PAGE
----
Russia’s position on the cross-border mechanism for the supply of humanitarian aid
Moscow calls for curtailing the cross-border mechanism for the supply of humanitarian aid. Russia emphasizes that the provision of humanitarian assistance should be carried out by the Syrian government throughout the country. Its position is that the supply of humanitarian aid bypasses Damascus and violates the sovereignty of Syria. Alexander Lavrentiev, Special Representative of the President of the Russian Federation for Syria, noted that this will create better living conditions in certain areas of Syria that are not controlled by the Syrian government. In addition, Moscow has concerns that under the pretext of humanitarian aid, weapons can be supplied to the north-west of Syria. Russia also directly links the issue of curtailing the cross-border mechanism for the supply of humanitarian aid to the easing of sanctions against Syria. Moscow is calling for an end to the policy of collective punishment of the Syrians and has urged its partners to start rebuilding the Syrian economy.
Impact of sanctions against Syria on the implementation of early recovery projects
The sanctions imposed by the US and the EU against the Syrian government have contributed to the deterioration of the humanitarian situation in Syria. As noted by experts participating in the round table of the Russian International Affairs Council (RIAC) and the American Carter Center “Settlement of the Syrian conflict in the light of global and regional trends”, economic pressure on the Syrian government is unlikely to lead to a transformation of the country’s political system. At the same time, it should be noted that the decline in the economic opportunities of the Syrian government negatively affects the well-being of the Syrians.
Members of the UN Commission on Syria have called for a review of sanctions against the Syrian government. They drew attention to the need to make humanitarian exceptions to the sanctions regime. The UN noted that many countries and private companies are afraid of violating sanctions, which negatively affects the supply of food and medicine to the country. In 2021, the US eased some of the restrictions for foreign organisations. In particular, financial cooperation with the Syrian government has become possible, even outside the humanitarian sphere. However, such measures are clearly not enough.
The international community needs a qualitative change in its approach to solve the humanitarian crisis in Syria. In 2021, only 27% of the required amount was allocated for the humanitarian needs of ordinary Syrians. We need a multiple increase in aid sent to the country.
It seems important that the members of the UN Security Council continue to maintain a dialogue on a cross-border mechanism for the supply of humanitarian assistance. It is important to remember that the termination of the cross-border mechanism for the supply of humanitarian aid does not mean that the delivery of goods to the north-western regions of Syria will stop. However, the UN will not be able to verify the humanitarian nature of these shipments. UN Secretary General Antonio Guterres noted that humanitarian aid deliveries across the Turkish-Syrian border are one of the most tightly controlled humanitarian operations in the world. It is in Russia’s interests that the UN continue to monitor the humanitarian nature of the goods delivered to the north-western regions of Syria.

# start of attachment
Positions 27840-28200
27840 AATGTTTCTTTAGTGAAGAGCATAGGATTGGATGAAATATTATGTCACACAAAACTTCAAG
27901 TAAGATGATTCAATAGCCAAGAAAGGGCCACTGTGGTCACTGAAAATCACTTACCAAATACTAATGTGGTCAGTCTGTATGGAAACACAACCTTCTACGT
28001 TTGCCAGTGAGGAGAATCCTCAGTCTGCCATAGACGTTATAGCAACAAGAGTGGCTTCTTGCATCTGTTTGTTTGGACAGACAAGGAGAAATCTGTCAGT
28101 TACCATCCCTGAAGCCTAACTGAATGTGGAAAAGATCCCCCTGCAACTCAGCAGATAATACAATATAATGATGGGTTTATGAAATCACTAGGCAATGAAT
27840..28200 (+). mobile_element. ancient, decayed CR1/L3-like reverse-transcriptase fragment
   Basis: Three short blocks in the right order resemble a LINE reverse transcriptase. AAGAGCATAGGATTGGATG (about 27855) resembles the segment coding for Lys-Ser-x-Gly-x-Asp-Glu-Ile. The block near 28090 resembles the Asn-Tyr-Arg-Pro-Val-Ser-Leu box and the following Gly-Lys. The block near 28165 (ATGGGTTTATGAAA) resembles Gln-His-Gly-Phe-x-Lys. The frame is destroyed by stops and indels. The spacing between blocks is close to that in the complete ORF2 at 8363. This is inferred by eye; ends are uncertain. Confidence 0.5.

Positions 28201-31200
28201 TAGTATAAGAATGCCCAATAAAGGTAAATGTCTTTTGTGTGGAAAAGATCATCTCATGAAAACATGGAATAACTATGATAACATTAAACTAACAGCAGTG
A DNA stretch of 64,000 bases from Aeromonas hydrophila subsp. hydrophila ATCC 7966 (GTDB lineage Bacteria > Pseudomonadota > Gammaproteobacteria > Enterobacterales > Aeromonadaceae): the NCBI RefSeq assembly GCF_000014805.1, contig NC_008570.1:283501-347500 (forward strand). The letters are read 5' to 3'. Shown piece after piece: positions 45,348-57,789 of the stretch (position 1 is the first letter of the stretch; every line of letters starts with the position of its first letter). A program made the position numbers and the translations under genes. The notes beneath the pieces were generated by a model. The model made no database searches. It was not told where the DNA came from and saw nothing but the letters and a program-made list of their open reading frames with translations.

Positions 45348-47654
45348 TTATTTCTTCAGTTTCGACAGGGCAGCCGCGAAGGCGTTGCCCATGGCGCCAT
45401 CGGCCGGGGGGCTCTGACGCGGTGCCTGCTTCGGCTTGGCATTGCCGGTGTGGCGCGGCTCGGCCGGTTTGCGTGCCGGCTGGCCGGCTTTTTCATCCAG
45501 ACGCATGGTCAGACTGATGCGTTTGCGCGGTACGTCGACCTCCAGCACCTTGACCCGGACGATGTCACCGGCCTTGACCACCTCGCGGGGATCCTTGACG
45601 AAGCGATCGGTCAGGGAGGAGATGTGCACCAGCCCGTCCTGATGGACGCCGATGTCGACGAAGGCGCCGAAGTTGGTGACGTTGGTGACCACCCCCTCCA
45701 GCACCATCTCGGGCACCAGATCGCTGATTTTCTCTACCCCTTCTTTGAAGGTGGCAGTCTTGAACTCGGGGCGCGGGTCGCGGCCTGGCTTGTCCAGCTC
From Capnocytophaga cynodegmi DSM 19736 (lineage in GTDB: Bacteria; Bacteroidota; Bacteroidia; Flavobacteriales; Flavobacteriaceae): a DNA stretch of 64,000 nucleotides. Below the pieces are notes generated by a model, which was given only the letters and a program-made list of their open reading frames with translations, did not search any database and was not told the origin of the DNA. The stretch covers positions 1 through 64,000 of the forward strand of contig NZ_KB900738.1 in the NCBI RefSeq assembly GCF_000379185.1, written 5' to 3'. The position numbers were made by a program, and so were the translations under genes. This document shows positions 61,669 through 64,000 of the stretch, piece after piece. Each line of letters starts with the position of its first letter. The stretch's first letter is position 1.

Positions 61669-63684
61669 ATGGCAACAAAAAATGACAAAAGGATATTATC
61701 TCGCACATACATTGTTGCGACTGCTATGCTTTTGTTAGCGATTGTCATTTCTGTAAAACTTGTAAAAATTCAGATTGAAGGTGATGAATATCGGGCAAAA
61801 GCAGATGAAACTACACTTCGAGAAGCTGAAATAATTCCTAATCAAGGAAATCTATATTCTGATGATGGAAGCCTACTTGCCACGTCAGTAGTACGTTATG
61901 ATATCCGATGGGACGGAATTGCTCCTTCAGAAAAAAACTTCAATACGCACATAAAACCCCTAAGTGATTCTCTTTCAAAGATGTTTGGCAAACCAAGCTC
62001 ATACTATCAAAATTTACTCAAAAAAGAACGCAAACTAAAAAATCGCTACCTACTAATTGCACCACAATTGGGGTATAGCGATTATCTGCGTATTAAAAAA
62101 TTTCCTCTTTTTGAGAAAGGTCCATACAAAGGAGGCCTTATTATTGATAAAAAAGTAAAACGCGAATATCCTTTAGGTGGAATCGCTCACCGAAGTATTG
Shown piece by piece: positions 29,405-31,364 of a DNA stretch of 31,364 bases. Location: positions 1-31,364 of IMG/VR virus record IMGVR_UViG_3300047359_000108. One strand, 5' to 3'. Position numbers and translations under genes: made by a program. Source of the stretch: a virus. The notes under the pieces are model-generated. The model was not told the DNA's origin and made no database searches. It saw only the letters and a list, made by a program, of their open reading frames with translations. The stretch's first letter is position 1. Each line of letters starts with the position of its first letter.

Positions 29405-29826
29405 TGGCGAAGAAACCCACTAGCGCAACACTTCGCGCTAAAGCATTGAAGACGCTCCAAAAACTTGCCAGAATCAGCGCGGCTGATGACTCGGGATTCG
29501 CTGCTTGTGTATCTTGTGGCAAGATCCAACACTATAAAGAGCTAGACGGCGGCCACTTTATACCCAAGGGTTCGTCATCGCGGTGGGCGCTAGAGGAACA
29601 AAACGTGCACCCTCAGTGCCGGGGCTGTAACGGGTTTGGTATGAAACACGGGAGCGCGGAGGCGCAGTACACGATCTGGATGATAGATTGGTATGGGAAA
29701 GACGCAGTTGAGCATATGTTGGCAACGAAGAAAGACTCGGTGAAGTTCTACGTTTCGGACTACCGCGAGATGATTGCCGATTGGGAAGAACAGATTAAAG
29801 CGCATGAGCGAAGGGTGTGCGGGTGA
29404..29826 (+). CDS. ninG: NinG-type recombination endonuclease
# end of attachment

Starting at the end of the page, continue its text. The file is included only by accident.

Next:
At the same time, it is important to facilitate the return to Syria of refugees who are now in other countries. Rebuilding infrastructure would motivate Syrians to return rather than stay in refugee camps in neighbouring countries (Turkey, Jordan, Lebanon, etc.) It is important to create primary conditions to make war-torn areas liveable by restoring facilities through the implementation of early recovery projects (including facilities for supplying water and electricity, education and healthcare, electricity and landmine clearance).
As the most serious threat that in the medium term can provoke another wave of the humanitarian crisis in Syria, one should wait for a possible Turkish military operation in the country. Ankara’s previous campaigns have damaged
critical Syrian civilian infrastructure, disrupting water supplies and interrupting power generation. The intensification of hostilities can aggravate the humanitarian problems of Syria, which will inevitably provoke a new wave of local migration and worsen the living conditions of those Syrians who remain in the country.